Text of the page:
As delivered by Chargé d’Affaires Gary Robbins
to the Permanent Council, Vienna
May 16, 2013
The United States welcomes the release of the 2014 Program Outline and its Compendium of Executive Summaries, and we wish to thank the Secretary General, the fund managers, and their staff members for the submission.
The Program Outline deserves careful consideration. The United States will read it thoroughly, and we look forward to detailed discussions over the next several weeks with fund managers about the most effective ways to address their mandates in 2014. During these discussions, we will be encouraging fund managers to focus activities on areas where they can have the most impact given the priorities of host governments, participating States, and limited budgetary resources.
As we stated earlier this year, we were disappointed that important U.S. priorities were not reflected in the OSCE’s 2013 Unified Budget. We will be reflecting on the shortcomings of the 2013 budget as we discuss the 2014 Program Outline. For example, the institutions’ budgets have been constrained at unacceptably low levels, impeding their abilities to fulfill the tasks given to them by participating States. We saw this last year when ODIHR cancelled election observation missions due to a funding shortfall. We are not willing to see this happen again, and will support additional resources for the institutions so that their budgets can keep pace with inflation and exchange rate fluctuations. We will also support specific requests that will help the institutions meet the demands of participating States for assistance, such as ODIHR’s call for a contingency fund to address unexpected expenses that arise from election observation activities.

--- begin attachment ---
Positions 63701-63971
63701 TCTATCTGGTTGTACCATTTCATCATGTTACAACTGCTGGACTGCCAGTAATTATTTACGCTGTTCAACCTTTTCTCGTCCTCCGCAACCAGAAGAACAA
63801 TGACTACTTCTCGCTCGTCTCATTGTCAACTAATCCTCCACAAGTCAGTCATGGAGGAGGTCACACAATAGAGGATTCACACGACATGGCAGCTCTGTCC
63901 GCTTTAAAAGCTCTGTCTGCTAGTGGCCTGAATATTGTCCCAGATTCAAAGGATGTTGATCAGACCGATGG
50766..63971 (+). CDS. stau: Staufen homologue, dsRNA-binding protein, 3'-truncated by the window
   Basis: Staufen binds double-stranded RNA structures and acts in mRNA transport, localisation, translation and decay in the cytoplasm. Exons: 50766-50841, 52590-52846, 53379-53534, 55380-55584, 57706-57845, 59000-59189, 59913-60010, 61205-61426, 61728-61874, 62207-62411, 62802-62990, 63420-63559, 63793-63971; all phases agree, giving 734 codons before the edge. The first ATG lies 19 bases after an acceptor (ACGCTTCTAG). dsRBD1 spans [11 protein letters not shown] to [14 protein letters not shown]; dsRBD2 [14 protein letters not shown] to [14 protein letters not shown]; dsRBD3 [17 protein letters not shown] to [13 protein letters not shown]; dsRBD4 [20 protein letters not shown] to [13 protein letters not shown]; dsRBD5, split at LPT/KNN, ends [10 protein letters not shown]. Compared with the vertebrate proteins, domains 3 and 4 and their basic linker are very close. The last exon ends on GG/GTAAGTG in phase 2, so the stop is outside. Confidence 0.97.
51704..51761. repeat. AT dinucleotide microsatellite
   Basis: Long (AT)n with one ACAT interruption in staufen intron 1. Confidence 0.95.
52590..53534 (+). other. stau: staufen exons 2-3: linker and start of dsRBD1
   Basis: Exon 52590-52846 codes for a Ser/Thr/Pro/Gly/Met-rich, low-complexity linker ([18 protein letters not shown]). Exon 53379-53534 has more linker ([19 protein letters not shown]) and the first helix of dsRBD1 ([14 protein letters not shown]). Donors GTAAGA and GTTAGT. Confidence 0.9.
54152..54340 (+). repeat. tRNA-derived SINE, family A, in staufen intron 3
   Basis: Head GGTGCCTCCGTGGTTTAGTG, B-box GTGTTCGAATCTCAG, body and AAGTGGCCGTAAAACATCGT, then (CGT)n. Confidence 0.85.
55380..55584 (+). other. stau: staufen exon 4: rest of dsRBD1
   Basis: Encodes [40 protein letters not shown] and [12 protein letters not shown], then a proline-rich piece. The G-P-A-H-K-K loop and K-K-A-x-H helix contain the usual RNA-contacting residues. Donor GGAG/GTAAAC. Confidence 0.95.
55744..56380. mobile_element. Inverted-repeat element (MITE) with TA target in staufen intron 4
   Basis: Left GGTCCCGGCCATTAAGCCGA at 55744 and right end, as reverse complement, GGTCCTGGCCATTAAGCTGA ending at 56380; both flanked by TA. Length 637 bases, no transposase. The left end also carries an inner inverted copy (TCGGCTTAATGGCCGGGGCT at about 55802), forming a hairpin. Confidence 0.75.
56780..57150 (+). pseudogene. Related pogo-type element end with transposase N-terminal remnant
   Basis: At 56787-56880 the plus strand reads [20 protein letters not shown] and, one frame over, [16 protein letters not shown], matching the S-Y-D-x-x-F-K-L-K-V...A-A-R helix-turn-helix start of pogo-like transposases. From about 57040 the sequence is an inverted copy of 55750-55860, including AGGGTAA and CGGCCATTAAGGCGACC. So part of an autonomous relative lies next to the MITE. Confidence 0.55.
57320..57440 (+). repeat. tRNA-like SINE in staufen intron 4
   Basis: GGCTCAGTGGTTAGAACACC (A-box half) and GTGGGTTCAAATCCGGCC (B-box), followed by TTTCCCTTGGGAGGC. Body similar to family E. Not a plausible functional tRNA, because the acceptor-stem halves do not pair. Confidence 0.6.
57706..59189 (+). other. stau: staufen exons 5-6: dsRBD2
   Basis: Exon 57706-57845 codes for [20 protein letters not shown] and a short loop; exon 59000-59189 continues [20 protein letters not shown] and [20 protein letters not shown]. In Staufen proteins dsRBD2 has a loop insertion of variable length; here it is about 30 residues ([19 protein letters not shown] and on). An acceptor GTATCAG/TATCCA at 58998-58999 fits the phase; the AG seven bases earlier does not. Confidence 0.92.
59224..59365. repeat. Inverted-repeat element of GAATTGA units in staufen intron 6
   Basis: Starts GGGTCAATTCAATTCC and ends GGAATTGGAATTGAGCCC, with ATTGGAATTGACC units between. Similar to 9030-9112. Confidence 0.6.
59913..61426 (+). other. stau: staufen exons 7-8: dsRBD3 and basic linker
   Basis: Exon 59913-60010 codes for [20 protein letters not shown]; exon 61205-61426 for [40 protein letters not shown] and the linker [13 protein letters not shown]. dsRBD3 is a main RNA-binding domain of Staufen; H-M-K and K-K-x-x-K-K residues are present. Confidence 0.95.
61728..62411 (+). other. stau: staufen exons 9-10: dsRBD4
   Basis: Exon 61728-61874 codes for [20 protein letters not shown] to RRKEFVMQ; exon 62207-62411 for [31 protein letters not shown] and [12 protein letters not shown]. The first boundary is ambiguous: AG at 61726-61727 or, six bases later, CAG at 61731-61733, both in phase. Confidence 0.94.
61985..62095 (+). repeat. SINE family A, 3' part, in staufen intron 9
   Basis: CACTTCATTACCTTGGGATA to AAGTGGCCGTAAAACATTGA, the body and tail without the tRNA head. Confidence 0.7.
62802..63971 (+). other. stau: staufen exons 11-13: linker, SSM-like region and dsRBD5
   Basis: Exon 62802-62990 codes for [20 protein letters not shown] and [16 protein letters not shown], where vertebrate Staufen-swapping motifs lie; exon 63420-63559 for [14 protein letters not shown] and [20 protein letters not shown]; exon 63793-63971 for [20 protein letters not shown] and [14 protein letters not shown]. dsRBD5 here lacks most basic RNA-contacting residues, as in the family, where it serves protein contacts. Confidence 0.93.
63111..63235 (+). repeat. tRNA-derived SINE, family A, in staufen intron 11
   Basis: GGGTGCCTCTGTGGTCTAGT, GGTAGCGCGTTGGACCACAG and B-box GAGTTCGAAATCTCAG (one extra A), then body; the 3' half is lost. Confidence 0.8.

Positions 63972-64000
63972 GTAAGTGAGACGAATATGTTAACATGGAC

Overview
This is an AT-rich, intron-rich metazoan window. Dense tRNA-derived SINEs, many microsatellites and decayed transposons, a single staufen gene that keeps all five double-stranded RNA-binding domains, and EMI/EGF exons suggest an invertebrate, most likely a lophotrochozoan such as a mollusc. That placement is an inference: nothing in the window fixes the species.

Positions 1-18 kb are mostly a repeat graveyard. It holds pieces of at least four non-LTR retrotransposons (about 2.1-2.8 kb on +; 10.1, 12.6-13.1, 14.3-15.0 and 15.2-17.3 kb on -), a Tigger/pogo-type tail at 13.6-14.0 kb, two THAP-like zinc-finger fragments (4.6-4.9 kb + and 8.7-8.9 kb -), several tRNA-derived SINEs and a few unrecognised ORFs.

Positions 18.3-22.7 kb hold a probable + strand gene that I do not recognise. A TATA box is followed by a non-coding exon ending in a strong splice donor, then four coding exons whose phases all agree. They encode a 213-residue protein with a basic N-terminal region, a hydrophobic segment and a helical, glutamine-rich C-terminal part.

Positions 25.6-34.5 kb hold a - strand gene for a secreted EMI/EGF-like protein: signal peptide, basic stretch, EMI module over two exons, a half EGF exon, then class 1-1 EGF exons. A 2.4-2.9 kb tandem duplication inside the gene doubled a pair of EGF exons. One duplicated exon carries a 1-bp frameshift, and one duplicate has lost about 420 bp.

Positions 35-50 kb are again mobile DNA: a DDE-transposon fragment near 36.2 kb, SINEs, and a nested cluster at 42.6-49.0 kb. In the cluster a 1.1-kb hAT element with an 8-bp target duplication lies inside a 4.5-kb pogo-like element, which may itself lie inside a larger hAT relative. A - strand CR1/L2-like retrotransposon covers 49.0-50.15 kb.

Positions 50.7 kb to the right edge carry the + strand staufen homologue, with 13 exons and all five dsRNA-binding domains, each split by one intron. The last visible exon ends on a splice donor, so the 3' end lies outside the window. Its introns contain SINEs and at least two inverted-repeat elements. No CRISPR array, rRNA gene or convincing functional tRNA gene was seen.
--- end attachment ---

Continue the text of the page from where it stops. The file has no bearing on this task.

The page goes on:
In the first dimension, the 2013 budget also fell short. Despite the security challenges in Central Asia, for example, we were unable to reach consensus on bringing the Border Management Staff College (BMSC) into the OSCE Unified Budget. The BMSC has grown into a key tool, helping participating States, in Central Asia and the wider OSCE region, to secure borders, fight terrorism, impede drug smuggling, combat corruption, and inhibit human trafficking. We expect that the BMSC will be fully funded out of the Unified Budget in 2014.
We will continue to call on all fund managers to assess their programs to ensure they are targeting areas truly in need of assistance, where an impact can be achieved. We commend those fund managers, for example in Southeastern Europe, who have recognized their successes and the achievements of their host governments and as a result are streamlining operations and reducing assistance. This should be the trend in the region. In particular, we continue to believe that the OSCE Mission in Kosovo is too large and must be reduced to foster greater local accountability.
Finally, we encourage the OSCE to take a close look at its structure. The percentage of the budget spent on the Secretariat has increased from 19% five years ago to 23% in 2013 at the expense of field operations. Personnel costs have also increased to 61% of the OSCE Unified Budget despite significant reductions in the number of people working for the Organization. These are trends that we cannot support, and we encourage the Secretariat to find a way to rebalance the operations, placing an emphasis on activities and personnel in the field.
We look forward to working with you, Mr. Secretary General, the incoming Swiss and Serbian Chairmanships, the other 56 participating States, and fund managers as we prepare for 2014. We will need to hear from you the specific details about what is in jeopardy when funding requests are not met. This will help us to prioritize and to balance demands during these lean economic years. In our quest to reach consensus on next year’s budget, we expect that each one of us will need to compromise, but we are confident that working together we will be able to identify core priority activities that advance the goals of the OSCE across all three dimensions.
Thank you, Mr. Chairman.